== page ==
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UK Sept CPI rises to 0.5%; borrowing soars to record £208bn

By Frank Prenesti

Date: Wednesday 21 Oct 2020

(Sharecast News) - The UK government borrowed £36.1bn in September taking borrowing in the first six months of the financial year to a record £208.5bn, the Office for National Statistics said on Wednesday.
It also reported that annual consumer price inflation rose to 0.5% in September from 0.2% in August, when it had been cut by the government's "Eat out to Help Out" subsidised meal scheme to help the restaurant sector.

Inflation accelerated as the scheme wound down and a surge in demand for second-hand cars pushed up prices.

The government borrowed £174.5bn more in the half year than in the same period last year - the highest in any April to September period since records began in 1993. Each of the six months from April to September 2020 were also records, the ONS said.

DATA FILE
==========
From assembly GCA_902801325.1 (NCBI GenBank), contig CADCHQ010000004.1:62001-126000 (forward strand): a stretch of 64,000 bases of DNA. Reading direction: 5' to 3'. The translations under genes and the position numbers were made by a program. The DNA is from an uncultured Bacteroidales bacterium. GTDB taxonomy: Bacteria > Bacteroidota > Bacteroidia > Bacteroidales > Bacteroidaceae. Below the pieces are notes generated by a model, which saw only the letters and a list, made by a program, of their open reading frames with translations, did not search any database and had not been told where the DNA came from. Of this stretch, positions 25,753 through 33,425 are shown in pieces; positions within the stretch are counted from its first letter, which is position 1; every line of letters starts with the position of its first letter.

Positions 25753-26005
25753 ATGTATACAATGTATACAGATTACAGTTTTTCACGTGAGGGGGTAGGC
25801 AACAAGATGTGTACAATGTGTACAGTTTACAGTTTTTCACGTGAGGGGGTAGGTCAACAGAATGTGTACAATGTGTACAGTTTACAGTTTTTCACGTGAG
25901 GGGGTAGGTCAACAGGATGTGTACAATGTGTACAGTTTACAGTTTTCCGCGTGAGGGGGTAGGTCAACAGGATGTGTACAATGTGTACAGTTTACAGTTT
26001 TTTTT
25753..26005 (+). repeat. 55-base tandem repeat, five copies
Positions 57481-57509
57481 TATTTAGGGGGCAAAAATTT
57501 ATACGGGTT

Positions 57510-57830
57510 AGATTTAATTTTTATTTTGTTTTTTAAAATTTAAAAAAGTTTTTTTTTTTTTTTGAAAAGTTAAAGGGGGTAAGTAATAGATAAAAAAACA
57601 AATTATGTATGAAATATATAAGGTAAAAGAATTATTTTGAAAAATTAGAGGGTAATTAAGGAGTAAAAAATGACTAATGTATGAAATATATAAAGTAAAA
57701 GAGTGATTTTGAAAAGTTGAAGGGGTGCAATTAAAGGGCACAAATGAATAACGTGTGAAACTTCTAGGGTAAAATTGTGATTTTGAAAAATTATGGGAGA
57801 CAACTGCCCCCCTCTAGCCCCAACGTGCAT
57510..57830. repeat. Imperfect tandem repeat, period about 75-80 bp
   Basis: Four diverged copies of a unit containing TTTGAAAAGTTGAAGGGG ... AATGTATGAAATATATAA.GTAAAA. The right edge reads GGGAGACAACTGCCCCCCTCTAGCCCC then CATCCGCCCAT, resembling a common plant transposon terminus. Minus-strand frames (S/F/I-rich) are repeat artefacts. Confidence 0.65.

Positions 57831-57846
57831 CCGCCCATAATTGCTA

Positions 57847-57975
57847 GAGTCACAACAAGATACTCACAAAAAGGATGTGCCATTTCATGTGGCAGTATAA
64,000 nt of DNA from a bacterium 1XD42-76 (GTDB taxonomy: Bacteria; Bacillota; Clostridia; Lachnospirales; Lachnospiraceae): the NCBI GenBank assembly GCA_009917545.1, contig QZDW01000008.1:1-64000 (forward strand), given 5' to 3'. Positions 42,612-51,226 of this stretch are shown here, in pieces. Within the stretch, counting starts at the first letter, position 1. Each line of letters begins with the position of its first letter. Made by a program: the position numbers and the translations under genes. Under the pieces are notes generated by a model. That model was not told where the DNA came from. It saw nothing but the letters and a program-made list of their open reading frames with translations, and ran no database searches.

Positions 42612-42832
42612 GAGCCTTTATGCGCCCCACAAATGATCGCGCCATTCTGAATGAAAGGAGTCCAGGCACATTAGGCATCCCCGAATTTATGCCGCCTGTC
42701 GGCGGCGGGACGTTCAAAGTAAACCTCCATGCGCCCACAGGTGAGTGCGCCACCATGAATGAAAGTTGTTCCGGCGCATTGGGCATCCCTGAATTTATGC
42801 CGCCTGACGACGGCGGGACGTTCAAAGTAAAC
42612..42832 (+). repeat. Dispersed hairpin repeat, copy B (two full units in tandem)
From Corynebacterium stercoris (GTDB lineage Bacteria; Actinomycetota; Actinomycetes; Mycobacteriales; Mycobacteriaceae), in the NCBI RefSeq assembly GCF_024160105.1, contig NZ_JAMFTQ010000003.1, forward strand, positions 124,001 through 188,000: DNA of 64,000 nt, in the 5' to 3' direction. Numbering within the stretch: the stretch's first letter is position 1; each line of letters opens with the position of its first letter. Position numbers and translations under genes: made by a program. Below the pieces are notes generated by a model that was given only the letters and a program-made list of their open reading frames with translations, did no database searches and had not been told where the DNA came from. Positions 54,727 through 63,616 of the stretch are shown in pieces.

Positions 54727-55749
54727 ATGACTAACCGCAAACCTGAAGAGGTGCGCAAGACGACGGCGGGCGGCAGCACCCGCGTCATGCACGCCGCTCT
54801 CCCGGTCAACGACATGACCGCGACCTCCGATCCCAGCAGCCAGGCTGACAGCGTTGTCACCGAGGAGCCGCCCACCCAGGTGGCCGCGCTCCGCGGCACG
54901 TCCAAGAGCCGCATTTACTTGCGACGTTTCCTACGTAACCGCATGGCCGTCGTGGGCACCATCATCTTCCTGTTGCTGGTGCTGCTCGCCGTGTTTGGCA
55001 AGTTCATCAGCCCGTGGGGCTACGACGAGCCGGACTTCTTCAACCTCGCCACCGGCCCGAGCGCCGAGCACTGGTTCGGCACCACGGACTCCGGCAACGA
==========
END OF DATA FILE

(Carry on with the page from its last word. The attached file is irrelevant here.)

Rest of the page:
Howard Archer of EY Item Club said August's rate of 0.2% "almost certainly marked the low point for inflation and this view is reinforced by September's rise" and expected CPI to hover around 0.5% through the rest of 2020 and early-2021 before starting to trend up gradually.

"While the economy clearly saw a substantial bounce back in the third quarter after its record second quarter contraction of 19.8% quarter-on-quarter, growth is likely to be limited in the fourth quarter at the least amid increased restrictions on activity due to rising Covid-19 cases, a likely significant rise in unemployment and waning pent-up demand," he added.

"This is likely to fuel consumer caution in their spending, while the near-term fundamentals for consumer spending look challenging. Many people have already lost their jobs, despite the supportive government measures, and others will be worried that they may lose their jobs with the furlough scheme ending in October."


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